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Kara Lawson

Lessons From Legends Guide Kara Lawson’s 3x3 Role

  • Author:
    Al Daniel, Red Line Editorial
  • Date:
    Jul 15, 2021

Even in Kara Lawson’s triumphant afterglow a half-world away, the late Pat Summitt simply had to reach out for a congratulatory message.

After all, communication was one of the things she stressed emphatically as a coach.

It was August 23, 2008. Lawson had just piloted Team USA’s 92-65 romp over Australia for Olympic gold in Beijing with a game-high 15 points. She, Tamika Catchings and Candace Parker constituted a trio of Tennessee products on the podium, making Summitt’s program the most represented.

When their buoyant bus took off, the three Volunteers had a kudos call waiting. NCAA basketball’s then-winningest coach was eager to speak with her once-and-always protégés at the earliest opportunity.

Obviously, Summitt could not talk to Lawson during the actual games at the Olympics, and little did Lawson know she would one day face similar restrictions with her own players during her first foray into Olympic coaching.

“What I get to do is observe,” said USA Basketball’s 3x3 coach ahead of the inaugural Tokyo Olympic 3x3 tournament. “I don’t get to coach during the games, so you spend a lot of time observing your players, other teams.”

Adding to the role’s tricky nature, “There’s no assistant coaches, there’s no scouts. You’re doing everything. So, you have to observe efficiently, observe critically to put your players in the best position to win.”

It is how Lawson embodies a principle she dubbed “the power of observation” in an interview last August for the NCAA website. When reached from Las Vegas amidst the 3x3 Olympic team’s final tune-up, she reaffirmed Summitt’s status as a great communicator. Lawson herself allows she was a fiery competitor in the heat of play. But as an undergraduate in Knoxville, she was not always so outspoken off the court.

Summitt was sure to rectify that.

“She’s influenced me in a lot of ways,” said Lawson. “But the major one is communication.”

Fast-forward to 18 years after her last collegiate game, and Lawson has spent her adult life addressing WNBA teammates as a player, TV audiences as an analyst and professional athletes as a Boston Celtics assistant coach, to now serving as the Duke University women’s head coach and coach of the USA Basketball 3x3 Women’s National Team. She even will, along with Parker, analyze five-on-five action for NBC viewers as an Olympic broadcaster.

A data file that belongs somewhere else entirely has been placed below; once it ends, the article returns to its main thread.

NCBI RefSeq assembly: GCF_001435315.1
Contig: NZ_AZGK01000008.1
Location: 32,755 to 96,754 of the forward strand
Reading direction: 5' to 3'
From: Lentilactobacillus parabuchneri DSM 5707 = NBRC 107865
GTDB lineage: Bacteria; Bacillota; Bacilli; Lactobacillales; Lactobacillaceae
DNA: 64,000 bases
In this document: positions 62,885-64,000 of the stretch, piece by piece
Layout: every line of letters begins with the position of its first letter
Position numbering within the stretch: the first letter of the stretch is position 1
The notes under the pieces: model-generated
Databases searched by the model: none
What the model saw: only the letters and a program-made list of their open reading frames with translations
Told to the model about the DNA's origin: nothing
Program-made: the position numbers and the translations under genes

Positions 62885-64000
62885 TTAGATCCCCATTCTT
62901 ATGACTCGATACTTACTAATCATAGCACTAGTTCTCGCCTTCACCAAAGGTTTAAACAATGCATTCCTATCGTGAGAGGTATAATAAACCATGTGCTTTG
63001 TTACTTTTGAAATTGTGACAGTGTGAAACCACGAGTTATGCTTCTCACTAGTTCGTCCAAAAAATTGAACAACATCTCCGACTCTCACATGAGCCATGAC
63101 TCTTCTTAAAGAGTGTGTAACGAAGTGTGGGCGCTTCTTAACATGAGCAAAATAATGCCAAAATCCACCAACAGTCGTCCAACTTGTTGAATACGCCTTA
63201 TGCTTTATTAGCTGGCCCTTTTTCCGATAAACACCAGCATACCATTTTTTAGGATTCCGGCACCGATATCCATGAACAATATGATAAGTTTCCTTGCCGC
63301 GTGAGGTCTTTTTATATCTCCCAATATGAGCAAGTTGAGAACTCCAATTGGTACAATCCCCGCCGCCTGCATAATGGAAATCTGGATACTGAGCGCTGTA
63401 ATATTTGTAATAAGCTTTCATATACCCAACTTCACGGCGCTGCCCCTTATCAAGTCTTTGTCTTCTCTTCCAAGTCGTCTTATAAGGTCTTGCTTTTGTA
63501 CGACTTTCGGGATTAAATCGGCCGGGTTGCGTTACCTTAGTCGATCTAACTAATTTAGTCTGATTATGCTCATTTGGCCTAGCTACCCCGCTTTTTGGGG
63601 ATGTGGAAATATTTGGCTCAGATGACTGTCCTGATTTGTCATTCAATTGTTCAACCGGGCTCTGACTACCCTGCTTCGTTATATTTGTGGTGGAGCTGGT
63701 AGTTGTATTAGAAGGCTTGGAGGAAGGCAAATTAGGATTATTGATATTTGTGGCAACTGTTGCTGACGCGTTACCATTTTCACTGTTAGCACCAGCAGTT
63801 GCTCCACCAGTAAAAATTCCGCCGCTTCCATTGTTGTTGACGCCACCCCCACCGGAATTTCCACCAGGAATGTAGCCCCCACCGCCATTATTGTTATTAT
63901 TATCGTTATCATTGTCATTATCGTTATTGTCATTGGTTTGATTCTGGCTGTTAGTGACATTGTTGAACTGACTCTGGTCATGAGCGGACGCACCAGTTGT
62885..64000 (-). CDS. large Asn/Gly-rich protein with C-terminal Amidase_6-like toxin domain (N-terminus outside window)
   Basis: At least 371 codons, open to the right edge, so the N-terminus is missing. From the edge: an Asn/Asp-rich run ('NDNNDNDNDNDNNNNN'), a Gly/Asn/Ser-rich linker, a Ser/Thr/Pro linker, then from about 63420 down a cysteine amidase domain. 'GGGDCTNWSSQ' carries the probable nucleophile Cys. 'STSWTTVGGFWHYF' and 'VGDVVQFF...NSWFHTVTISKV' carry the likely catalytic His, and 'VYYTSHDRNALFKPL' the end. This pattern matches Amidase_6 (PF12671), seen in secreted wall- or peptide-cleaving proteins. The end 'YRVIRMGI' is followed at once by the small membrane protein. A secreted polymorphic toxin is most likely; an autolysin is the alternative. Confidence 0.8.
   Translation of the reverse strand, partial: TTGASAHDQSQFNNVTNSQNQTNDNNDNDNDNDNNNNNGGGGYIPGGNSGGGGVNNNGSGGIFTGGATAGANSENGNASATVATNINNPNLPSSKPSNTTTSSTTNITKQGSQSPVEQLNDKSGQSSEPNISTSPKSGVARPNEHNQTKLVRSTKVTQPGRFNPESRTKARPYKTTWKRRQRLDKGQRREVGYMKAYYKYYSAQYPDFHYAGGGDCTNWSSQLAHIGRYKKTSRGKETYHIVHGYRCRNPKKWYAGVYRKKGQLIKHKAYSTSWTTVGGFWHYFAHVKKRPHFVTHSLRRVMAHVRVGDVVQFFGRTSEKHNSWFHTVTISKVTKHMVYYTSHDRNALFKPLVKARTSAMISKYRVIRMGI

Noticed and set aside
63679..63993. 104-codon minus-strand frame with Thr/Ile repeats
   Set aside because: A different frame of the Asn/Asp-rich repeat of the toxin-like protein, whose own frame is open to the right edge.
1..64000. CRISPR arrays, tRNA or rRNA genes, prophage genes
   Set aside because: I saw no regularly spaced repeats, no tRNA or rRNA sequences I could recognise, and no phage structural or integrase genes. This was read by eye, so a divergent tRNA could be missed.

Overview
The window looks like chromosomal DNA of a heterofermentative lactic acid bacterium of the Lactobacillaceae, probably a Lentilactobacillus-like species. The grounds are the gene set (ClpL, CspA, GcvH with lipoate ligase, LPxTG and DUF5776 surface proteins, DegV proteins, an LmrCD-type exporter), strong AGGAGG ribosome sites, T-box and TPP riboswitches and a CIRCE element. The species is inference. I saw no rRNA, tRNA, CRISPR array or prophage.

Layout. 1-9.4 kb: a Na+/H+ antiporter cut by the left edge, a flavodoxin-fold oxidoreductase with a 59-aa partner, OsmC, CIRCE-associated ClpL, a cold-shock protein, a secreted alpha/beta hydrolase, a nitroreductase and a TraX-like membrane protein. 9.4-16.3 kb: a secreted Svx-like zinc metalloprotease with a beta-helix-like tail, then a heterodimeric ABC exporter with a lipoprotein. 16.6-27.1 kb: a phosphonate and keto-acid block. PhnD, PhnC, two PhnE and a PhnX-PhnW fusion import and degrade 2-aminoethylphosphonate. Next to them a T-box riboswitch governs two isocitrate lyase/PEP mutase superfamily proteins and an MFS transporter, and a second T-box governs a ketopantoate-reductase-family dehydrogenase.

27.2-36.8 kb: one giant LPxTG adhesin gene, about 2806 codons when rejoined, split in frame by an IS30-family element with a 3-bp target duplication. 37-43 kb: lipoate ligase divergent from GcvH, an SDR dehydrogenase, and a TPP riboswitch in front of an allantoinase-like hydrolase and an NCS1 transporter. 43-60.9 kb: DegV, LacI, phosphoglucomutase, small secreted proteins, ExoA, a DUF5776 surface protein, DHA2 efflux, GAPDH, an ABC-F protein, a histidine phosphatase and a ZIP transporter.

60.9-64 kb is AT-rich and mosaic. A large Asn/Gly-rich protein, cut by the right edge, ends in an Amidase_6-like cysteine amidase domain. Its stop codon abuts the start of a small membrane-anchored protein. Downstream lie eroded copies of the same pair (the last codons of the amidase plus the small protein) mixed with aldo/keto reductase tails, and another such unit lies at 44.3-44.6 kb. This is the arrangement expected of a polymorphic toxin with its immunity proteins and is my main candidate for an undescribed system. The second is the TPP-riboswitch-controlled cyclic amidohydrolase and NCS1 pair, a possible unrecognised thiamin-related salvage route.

“Something that was a severe weakness of mine as an 18-year-old is now a great strength of mine,” she said.

Now she is on the verge of following in the footsteps of the woman who helped her unearth those powers. Summitt played in the first women’s Olympic basketball tournament in 1976, then coached the USA women’s first gold-medal run in 1984.

Come tip-off of the U.S. Olympic 3x3 team’s first game against France on July 24, Lawson, the assists leader of the 2008 Olympic gold medalist team, will join a group that includes Summitt, current five-on-five USA head coach Dawn Staley, and 2008 head coach the late Anne Donovan. Only those four have represented the U.S. women in both playing and head coaching capacities at the Olympics. And like Summitt in ’76, Lawson will help usher in a new kind of Olympic competition.

“You’re coming out with a heavy hitter,” she said when reminded of the distinction. “She’s set an incredible standard.

“I think she’s the most impactful person in women’s basketball history. The way that she inspired people, motivated people. Obviously she won, but that was just a small part of her impact on our society.

“So I know that, having had a personal relationship with her, how excited she would be for me for this opportunity. Any time she gets brought up I definitely smile.”

When the USA returned from securing the USA’s 3x3 Olympic berth at the FIBA 3x3 Olympic Qualifying Tournament in Austria this past May, Duke men’s head coach Mike Krzyzewski — who in 2018 succeeded Summitt as college basketball’s all-time victory monarch — was among the first to relay praise.

For Lawson, whose first season with the Blue Devils was cut short after four games due to COVID-19 precautions, the gesture was a reminder of Cameron Indoor Stadium’s infectiously hallowed corridors. Besides five NCAA titles and a record 1,170 wins, Krzyzewski has amassed five Olympic gold medals.

“His track record speaks for itself,” Lawson said. “It’s something to aspire to and admire.”

And with 2021-22 being Krzyzewski’s swan song, it would not hurt for his colleague to bring another tale of Olympic glory to talk about. A more normal autumn and winter should yield more opportunities for casual communication among the two programs.

“I’m fortunate to be on the same campus with him for at least another year,” said Lawson.

 

Al Daniel is a freelance contributor to USAB.com on behalf of Red Line Editorial, Inc.

 


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